30 March 2011
Recently, a friend asked if I could give her some feedback on a PowerPoint presentation for her education class. I agreed to help her since I have some experience creating PowerPoints for my Smartboard lessons and have been teaching for about twelve years now (maybe thirteen, I lose count). She uploaded the file and went through each slide of her presentation. I told her that she had wonderful images to go with the information on Gardner's Multiple Intelligences, the topic of the presentation. I also gave a "warm" feedback on the organization of the material and the accuracy of the content. So when I gave her "cool" feedback, this is how the conversation occurred:
"I like that you want to include as much information as possible in your PowerPoint. But, you have a little too much information on each slide. I think you should pare it down to a few key phrases and you do most of the description or definition of the material."
"Well, I think I have a great PowerPoint," my friend replied.
"I think it's a great PowerPoint too. But, when people see too much info on a slide they tend to shut down. Also, if all the info is on the slide, they can read it themselves. It would be unnecessary for you to be up there. Try to break those sentence-long bullets to just three to six words," trying to sound less offensive.
"Well, it was good and this is what I'm going to present," she states as she yanks the flash drive out the USB port.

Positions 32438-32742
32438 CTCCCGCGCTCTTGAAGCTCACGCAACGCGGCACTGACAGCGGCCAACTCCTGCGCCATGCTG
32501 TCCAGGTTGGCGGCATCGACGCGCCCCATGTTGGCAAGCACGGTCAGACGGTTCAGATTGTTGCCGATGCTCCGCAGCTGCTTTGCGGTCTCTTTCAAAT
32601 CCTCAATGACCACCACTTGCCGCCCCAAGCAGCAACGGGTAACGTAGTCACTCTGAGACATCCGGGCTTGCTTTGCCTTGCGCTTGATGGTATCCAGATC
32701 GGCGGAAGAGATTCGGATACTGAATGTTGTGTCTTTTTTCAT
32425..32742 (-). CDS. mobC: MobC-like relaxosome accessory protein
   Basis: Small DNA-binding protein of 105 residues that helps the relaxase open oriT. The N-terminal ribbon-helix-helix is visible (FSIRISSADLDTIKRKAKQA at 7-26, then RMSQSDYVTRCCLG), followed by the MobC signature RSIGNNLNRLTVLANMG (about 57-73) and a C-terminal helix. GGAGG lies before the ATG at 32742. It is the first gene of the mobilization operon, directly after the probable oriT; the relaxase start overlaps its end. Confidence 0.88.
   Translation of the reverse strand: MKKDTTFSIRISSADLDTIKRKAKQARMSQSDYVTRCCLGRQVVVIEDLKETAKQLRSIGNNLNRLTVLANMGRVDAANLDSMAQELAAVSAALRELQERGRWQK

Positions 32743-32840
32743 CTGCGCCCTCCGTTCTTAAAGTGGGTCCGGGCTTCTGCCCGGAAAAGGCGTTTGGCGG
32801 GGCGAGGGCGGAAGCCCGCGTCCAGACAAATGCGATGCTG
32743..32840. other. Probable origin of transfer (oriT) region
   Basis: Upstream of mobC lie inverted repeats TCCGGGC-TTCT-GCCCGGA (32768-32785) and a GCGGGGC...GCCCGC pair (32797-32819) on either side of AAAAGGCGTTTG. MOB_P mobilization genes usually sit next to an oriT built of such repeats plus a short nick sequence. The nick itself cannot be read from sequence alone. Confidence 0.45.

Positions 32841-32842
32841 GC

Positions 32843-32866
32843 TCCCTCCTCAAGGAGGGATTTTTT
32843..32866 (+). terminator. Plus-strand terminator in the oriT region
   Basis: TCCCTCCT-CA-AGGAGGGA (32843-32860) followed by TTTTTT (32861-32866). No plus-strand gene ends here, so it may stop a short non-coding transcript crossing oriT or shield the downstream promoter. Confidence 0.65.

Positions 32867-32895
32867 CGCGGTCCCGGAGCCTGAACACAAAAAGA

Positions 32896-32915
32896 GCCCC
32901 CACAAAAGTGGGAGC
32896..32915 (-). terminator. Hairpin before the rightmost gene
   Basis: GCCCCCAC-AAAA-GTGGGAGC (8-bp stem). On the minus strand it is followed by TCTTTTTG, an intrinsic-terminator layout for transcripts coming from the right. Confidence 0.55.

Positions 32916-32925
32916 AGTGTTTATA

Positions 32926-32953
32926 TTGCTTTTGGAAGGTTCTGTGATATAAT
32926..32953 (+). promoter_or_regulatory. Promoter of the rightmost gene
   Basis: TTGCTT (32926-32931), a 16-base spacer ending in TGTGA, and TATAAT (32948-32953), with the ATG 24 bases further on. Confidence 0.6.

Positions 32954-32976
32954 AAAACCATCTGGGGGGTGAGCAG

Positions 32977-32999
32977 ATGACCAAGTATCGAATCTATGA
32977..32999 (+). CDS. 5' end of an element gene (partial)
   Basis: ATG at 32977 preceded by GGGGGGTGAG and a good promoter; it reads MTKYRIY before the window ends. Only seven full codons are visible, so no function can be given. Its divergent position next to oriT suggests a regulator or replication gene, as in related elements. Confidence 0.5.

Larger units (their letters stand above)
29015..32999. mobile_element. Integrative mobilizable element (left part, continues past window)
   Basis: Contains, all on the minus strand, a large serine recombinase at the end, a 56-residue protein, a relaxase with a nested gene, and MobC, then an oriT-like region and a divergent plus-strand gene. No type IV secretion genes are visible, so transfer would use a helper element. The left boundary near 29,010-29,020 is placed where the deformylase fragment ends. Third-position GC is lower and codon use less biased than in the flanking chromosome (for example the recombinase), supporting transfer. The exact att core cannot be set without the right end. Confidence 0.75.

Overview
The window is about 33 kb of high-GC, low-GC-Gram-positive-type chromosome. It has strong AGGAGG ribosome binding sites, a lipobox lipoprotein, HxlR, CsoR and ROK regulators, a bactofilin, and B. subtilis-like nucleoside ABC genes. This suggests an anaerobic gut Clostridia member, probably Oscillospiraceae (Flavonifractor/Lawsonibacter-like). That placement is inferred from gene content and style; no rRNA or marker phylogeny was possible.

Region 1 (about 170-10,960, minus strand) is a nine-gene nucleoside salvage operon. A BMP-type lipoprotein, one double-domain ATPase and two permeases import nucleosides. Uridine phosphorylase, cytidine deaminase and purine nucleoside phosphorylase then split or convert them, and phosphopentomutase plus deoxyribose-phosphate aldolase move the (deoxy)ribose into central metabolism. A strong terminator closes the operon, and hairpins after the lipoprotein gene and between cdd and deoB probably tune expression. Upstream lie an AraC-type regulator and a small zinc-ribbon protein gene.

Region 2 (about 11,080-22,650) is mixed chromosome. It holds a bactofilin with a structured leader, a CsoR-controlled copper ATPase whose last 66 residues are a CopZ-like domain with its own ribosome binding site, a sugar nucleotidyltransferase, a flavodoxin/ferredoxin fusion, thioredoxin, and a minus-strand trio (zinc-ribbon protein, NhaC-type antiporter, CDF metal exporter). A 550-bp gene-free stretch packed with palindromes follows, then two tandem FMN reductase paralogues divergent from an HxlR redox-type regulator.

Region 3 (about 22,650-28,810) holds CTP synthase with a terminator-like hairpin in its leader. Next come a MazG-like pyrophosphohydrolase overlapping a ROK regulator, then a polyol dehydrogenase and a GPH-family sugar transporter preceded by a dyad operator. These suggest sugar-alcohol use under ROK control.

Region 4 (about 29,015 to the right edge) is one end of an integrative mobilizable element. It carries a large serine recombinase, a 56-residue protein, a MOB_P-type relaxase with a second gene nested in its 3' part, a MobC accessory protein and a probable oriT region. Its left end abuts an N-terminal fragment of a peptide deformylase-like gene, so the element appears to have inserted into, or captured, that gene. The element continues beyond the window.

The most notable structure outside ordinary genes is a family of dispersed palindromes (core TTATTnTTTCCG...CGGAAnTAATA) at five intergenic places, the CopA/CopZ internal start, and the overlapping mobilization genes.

"Are you going to show Ms. R., so she can put in sound like you wanted?" I inquired.
"No. I'm not showing anyone else," she replied abruptly.
"Okay," and I turned my attention towards my lessons for the day.
I often see this behavior with my students. I give them two positive or "warm" comments and one suggestion for improvement. I get resistance because they feel that their work is the best and there is no need for improvement. They are not cognizant of the fact that there is always room for growth. My friend, on the other hand, is much older than I am and should know that suggestions for improvement can help to enhance an individual's work, whether it be a PowerPoint or piece of writing.
As writers, we can always improve in one area or another. As individuals, we must be adaptable. Life is all about change, whether it's a situation or a personal quality within oneself. I feel like I offended my friend but then again, she did ask for feedback. I tried to be as honest and unoffensive as possible. Next time, if there is a next time, she asks for help, I will respectfully decline and refer back to this particular situation.
What are some ways that you give feedback?
How do people in your life handle constructive criticism?
Do you think I could have provided feedback in a way that would have been more constructive?
I'd really like to know.